VETERANS ARE ENTREPRENEURIAL
According to multiple studies commissioned by the U.S. Small Business Administration and others, military veterans are twice more likely than non-veterans to pursue business ownership after leaving service, and the five-year success rate of ventures owned by veterans is significantly higher than the national average.
VETERANS ASSUME HIGH LEVELS OF TRUST
Research studies focused on both military personnel and veterans indicate that the military service experience engenders a strong propensity toward an inherent trust and faith in co-workers, and also a strong propensity toward trust in organizational leadership. In turn, the academic literature broadly supports the finding that organizations where trust between co-workers–and between employees and leadership–is strong, organizational performance is enhanced.
VETERANS ARE ADEPT AT SKILLS TRANSFER ACROSS CONTEXTS/TASKS
Several studies focused on skills transfer have highlighted that military service members and veterans are particularly skilled in this ability. Research has attributed this finding to the fact that military training most often includes contingency and
scenario-based pedagogy, and as a result service members and veterans develop cognitive heuristics that readily facilitate
knowledge/skills transfer between disparate tasks and situations.
VETERANS HAVE [AND LEVERAGE] ADVANCED TECHNICAL TRAINING
Military experience, on average, exposes individuals to
highly advanced technology and technology training at a rate that is accelerated relative to non-military, age group peers.
Research validates the suggestion that this accelerated exposure to high-technology contributes to an enhanced ability to link technology-based solutions to organizational challenges, and also the transfer of technological skills to disparate work-tasks.
VETERANS ARE COMFORTABLE/ADEPT IN DISCONTINUOUS ENVIRONMENTS
Cognitive and decision-making research has demonstrated that the military experience is positively correlated to the ability to accurately evaluate a dynamic decision environment, and subsequently act in the face of uncertainty. Several studies highlight that this ability is further enhanced and developed in individuals whose military experience has included service in a combat environment.
VETERANS EXHIBIT HIGH-LEVELS OF RESILIENCY
Multiple studies have found that military veterans exhibit high levels of resilient behavior; that is, as a consequence of the military experience veterans (generally) develop an enhanced ability to bounce back from failed professional and/or personal experiences more quickly and more completely, as compared to those who have not served.
VETERANS EXHIBIT ADVANCED TEAM-BUILDING SKILLS
Several studies have compared military service-members and veterans to non-veterans in the context, of team-building skills and efficacy. Findings from that research illustrate that (as compared to those that have not served in the military) veterans are more adept with regard to 1) organizing and defining team goals and mission, 2) defining team member roles and responsibilities, and 3) developing a plan for action. Further, research also suggests that those with prior military service have a high level of efficacy for team-related activities; that is, veterans exhibit an inherent and enduring belief that they can efficiently and effective integrate and contribute to a new or existing team. Taken together, the academic research supports the notion that veterans will enable high-performing teams in an organizational setting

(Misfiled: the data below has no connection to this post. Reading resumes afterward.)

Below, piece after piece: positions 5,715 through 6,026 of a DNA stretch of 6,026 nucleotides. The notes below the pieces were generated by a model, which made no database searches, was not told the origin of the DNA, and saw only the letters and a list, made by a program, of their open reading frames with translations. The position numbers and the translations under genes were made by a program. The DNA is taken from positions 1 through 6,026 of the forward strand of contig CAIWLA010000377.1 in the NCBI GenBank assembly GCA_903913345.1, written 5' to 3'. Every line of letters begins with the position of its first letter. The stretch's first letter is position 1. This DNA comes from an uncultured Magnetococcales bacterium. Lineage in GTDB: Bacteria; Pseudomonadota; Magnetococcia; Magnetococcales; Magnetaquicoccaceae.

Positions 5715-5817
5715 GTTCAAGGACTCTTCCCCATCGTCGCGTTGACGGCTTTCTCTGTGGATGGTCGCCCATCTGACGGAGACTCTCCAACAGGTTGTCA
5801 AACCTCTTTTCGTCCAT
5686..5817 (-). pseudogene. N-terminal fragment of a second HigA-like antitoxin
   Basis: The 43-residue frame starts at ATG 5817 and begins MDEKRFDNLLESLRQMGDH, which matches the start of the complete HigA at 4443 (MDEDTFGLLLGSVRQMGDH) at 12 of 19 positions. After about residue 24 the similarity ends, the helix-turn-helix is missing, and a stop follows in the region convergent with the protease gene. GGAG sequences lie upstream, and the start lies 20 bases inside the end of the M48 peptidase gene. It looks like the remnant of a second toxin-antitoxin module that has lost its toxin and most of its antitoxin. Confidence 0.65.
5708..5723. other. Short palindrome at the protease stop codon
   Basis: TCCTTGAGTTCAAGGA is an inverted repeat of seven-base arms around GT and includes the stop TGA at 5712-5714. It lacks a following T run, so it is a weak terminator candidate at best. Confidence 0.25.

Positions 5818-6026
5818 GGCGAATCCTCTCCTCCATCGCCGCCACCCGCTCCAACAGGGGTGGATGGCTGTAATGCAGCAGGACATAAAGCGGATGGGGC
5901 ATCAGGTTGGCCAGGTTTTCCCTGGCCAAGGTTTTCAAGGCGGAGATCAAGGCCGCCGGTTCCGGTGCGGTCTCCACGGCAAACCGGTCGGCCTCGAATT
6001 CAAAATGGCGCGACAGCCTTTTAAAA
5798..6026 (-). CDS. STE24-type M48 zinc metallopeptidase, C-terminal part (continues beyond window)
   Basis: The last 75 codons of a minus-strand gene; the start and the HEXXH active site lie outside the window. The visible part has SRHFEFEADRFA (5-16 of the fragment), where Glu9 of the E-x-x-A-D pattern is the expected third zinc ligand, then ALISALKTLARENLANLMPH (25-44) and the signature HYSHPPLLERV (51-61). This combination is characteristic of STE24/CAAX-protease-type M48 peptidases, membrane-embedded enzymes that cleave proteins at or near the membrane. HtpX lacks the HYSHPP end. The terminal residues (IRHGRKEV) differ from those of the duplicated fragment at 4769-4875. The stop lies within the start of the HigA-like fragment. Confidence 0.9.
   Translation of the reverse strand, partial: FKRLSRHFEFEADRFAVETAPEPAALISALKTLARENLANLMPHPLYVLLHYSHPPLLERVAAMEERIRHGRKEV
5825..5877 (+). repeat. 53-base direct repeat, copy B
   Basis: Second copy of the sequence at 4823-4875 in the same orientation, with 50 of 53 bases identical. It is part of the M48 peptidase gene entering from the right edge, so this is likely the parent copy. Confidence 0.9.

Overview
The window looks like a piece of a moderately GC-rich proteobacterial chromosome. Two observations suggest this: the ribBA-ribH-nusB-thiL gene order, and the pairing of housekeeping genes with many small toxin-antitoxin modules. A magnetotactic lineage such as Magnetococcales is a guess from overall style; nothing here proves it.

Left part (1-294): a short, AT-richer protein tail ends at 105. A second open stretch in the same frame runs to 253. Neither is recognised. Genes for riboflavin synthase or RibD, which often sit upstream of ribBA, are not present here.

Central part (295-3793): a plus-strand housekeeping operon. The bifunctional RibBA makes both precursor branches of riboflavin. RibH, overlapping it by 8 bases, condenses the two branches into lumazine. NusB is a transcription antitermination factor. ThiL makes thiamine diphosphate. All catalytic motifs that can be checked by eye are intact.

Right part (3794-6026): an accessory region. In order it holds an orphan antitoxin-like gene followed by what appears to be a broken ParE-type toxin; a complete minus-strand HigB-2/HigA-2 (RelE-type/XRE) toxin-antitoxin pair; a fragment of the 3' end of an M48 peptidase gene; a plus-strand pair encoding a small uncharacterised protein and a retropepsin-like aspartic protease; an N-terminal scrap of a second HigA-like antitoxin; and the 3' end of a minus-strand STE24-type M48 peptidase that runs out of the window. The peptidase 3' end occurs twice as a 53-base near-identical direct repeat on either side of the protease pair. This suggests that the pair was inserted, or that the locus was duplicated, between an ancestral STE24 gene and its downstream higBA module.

VETERANS EXHIBIT STRONG ORGANIZATIONAL COMMITMENT
Socialization tactics can have profound implications for the
identity of organizational members, facilitating identity change so that one’s conception of self becomes informed and intertwined with the identity of the organization. Military institutions are particularly adept at institutional socialization,
and as a result the military experience engenders a strong linkage between the individual and the organization.
Research has demonstrated that military veterans bring this strong sense of organizational commitment and loyalty to
the civilian workplace. For the organization, this strong sense of organizational commitment can contribute to reduced
attrition/turnover, and will also be reflected in the employee’s work product.
VETERANS HAVE [AND LEVERAGE] CROSS-CULTURAL EXPERIENCES
The nature of military service today necessarily dictates
that veterans must be skilled at operating across cultures and international boundaries. Multiple studies consistently
highlight that those individuals with military backgrounds 1) have more international experience, 2) speak more languages/
more fluently, and 3) have a higher level of cultural sensitivity as compared to age-group peers that have not served in the
military. The cross-cultural experiences characteristic of veterans represent a competitive advantage for the firm, given the increasing globalization of the business environment.
VETERANS HAVE EXPERIENCE/SKILL IN DIVERSE WORK-SETTINGS
While the military has been publicly criticized for a lack
of diversity on several important dimensions, research has consistently highlighted the fact that the all-volunteer military
actually represents a very heterogeneous workforce across a myriad of dimensions including educational background,
ethnicity, culture, values, and the goals/aspirations of organizational members. As a consequence, multiple studies have found that those with military experience are (on average) highly accepting of individual differences in a work-setting, and exhibit a high-level of cultural sensitivity with regard to such differences in the context of workplace interpersonal relationships.